The future of work is now. Are we ready?

Changes brought by new technologies and globalisation are rapidly reshaping how we work and live.
There has been a lot of talk about the future of work, but now we must turn words into action.

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Key take-aways

The future of work is now
  • Technology is reshaping how we work
  • Some tasks are being done by robots or offshored
  • Other new ones are being created
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The future of work is now
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Without the right policies in place, people are being left behind
  • Young people, those with low skills and women
  • Workers who have temporary, part-time, zero-hour contract or "gig" jobs
  • Independent workers with one main employer
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Without the right policies in place, people are being left behind
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Act now. We need a new agenda for the future of work that…
  • Addresses the skills deficit
  • Takes a new approach to social protection and collective bargaining
  • Provides investment targeted for those who need it most
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Act now. We need a new agenda for the future of work that…
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The future of work is now. Our jobs and lives are rapidly changing. Join the I am the Future of Work campaign and help us build a better world of work.
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Country indicators

Employment rates measure the extent to which those people who are available to work are actually in work. They are calculated as the ratio of the employed to the working age population (people aged 15 to 64).

Germany
United States
France
Canada
Spain
Australia
Austria
Italy
Japan
Korea
Mexico
United Kingdom
Belgium
Chile
Colombia
Czech Republic
Denmark
Estonia
Finland
Greece
Hungary
Iceland
Ireland
Israel
Lithuania
Latvia
Luxembourg
Netherlands
Norway
Poland
Portugal
Slovak Republic
Slovenia
Sweden
Switzerland
Turkey
South Africa
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What does
it mean for you ?
If you work in manufacturing or agriculture and do not have a college degree, the risk that your job will be automated is much higher than if you work in education, health or social work and you do have a college degree.
What’s the future of your job?
quote

We need an effective system for lifelong learning, offering opportunities to the low-skilled, who are the most at risk from automation.

Angel Gurría, OECD Secretary-General
About 14% of jobs in OECD countries are highly automatable and another 32% will be radically transformed by technological progress.
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What does
it mean for you ?
Are you self-employed but also highly dependent on one source of income? Do you have little control over how, where and when your work is carried out? Then you may not be getting the rights and protections to which you should be entitled
Who receives social protections and benefits?
quote

Many workers are poorly protected by traditional labour laws and social policies, or not at all. They too need opportunities to thrive and access to social protection.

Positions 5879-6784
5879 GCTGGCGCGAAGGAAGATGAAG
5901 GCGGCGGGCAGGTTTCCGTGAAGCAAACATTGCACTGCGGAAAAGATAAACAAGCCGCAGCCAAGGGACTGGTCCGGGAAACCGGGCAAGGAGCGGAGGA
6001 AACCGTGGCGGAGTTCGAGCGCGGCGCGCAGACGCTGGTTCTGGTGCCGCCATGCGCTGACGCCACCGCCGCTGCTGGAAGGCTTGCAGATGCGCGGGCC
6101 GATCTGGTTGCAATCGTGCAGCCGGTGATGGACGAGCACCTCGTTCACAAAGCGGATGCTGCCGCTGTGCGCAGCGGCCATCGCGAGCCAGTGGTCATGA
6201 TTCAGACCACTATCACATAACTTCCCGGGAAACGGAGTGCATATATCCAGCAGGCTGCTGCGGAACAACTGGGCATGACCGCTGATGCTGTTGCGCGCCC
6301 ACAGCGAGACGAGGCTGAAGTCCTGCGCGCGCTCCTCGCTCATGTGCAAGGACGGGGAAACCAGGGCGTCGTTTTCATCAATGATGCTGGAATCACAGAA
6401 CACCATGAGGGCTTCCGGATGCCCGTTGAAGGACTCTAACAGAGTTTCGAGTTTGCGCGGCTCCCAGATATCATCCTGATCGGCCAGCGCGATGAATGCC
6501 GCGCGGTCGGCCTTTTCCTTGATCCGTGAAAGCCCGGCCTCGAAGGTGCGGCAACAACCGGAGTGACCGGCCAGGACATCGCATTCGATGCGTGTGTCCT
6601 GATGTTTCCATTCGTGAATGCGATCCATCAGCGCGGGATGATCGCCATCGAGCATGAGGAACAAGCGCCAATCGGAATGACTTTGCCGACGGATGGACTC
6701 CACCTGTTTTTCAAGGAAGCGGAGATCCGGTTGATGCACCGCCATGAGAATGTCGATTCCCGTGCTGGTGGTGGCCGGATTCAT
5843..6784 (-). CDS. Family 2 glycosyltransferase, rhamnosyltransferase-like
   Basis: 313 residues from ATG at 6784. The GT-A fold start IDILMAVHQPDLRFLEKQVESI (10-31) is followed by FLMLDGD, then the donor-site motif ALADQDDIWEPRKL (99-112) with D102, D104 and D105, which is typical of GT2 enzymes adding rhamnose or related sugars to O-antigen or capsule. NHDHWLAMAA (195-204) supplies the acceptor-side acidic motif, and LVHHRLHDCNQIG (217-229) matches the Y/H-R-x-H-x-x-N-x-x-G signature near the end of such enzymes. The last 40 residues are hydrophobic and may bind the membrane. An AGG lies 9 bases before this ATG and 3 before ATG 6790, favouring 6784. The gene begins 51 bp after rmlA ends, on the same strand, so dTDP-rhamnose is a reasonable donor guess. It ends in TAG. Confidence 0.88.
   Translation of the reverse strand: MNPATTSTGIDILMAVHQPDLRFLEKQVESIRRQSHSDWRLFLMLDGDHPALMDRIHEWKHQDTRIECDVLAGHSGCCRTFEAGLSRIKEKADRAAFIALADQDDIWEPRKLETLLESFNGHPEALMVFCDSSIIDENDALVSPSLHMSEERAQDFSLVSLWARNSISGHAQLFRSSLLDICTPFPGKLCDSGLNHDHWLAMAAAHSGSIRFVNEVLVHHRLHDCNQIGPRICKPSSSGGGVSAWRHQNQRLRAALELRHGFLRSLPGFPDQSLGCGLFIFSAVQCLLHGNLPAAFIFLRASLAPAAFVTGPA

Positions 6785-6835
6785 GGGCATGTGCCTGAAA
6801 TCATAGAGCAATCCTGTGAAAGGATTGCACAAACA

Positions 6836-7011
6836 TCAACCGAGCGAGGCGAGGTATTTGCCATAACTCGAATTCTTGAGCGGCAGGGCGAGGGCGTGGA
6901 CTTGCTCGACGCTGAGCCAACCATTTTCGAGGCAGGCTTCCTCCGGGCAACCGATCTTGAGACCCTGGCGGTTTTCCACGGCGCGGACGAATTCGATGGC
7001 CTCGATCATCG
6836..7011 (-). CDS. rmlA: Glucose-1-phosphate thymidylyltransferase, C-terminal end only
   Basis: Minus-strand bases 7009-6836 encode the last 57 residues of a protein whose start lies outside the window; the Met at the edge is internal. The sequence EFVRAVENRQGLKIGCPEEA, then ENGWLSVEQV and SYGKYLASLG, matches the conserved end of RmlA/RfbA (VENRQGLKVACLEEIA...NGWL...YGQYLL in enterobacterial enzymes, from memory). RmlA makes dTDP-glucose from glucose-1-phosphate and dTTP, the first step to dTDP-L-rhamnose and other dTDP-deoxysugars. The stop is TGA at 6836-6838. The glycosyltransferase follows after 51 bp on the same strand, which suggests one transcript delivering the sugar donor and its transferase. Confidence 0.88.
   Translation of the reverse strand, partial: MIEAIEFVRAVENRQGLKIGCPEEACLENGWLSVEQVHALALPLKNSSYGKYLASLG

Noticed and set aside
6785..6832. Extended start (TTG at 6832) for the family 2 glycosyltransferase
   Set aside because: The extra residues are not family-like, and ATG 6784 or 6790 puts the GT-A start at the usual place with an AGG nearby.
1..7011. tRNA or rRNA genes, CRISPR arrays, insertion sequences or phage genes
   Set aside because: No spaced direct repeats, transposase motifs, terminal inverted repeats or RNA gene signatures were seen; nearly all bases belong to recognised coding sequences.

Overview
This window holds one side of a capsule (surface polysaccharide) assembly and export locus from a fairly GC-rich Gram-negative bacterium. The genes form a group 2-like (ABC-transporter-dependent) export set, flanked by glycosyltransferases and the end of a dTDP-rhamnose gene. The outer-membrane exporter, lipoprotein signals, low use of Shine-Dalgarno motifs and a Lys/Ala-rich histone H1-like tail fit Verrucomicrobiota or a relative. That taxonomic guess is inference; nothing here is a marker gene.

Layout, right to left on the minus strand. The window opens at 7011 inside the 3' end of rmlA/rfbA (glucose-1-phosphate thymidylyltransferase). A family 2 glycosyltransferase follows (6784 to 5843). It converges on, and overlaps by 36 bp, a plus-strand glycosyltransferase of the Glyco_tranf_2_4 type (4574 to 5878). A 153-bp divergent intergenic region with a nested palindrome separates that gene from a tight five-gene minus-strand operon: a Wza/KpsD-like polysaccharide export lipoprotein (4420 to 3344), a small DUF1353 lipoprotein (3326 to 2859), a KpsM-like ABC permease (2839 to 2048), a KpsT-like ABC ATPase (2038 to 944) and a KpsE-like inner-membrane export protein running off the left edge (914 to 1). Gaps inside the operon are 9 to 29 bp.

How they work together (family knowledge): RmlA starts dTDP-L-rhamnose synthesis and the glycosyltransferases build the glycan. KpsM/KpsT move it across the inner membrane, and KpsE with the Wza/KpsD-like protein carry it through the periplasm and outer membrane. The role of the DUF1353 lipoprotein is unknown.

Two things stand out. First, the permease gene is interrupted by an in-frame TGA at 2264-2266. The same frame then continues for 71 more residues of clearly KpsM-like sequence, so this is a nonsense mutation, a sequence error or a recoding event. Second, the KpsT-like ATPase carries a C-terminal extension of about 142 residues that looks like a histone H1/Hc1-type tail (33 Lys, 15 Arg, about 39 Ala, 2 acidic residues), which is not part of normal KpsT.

Stefano Scarpetta, Director, OECD Employment, Labour and Social Affairs directorate
In some countries, part-time or temporary workers, or those with gig jobs or other forms of "non-standard" work, are 40-50% less likely to receive benefits when out of work than those who have a full-time, permanent job with one employer.

Key facts

The world has become more integrated – exports have increased, on average, from 23% of GDP in 1975 to 43% in 2017.
40% of jobs created between 2005 and 2016 were in digitally intensive sectors.
While just over 60% of high-skill workers take part in training, only about 20% of low-skill workers do.
Platform work as a person’s main job is still limited, involving no more than 3% of the workforce in OECD countries.
16% of self-employed people work for only one client – are they truly independent or should they be considered as employees?
Union membership in the OECD has declined. For example, in Germany, it dropped to 17% in 2016, down from 35% in 1985.
Key data
The future of work in figures
Risk of job automation is real but varies greatly across countries Population are ageing fast in OECD countries Many workers do not have the right skills for the new jobs Adult training should better target the disadvantaged Non-standard work is not a marginal phenomenon Social protection needs to be adapted to the future of work
Job automation
Large shares of jobs are risk of automation or significant change

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Broadening the conversation

Nowadays, many of us are temps, self-employed, and artists. We work part-time, pick up gig work, take on zero-hour contracts. How do we reconcile social security protections like pensions, unemployment benefits, and medical insurance with these more fluid forms of work? This episode of OECD Podcasts investigates.

Publications and key resources

THE FUTURE OF WORK
Employment Outlook 2019

OECD’s annual report on jobs and employment in OECD countries. Each edition reviews recent trends, policy developments, and prospects.

READ THE REPORT

Photo credits © Stéphane Lagoutte, France Keyser, Ed Alcock, Pierre Hybre , Julien Daniel / MYOP for the OECD "I am the Future of Work" campaign

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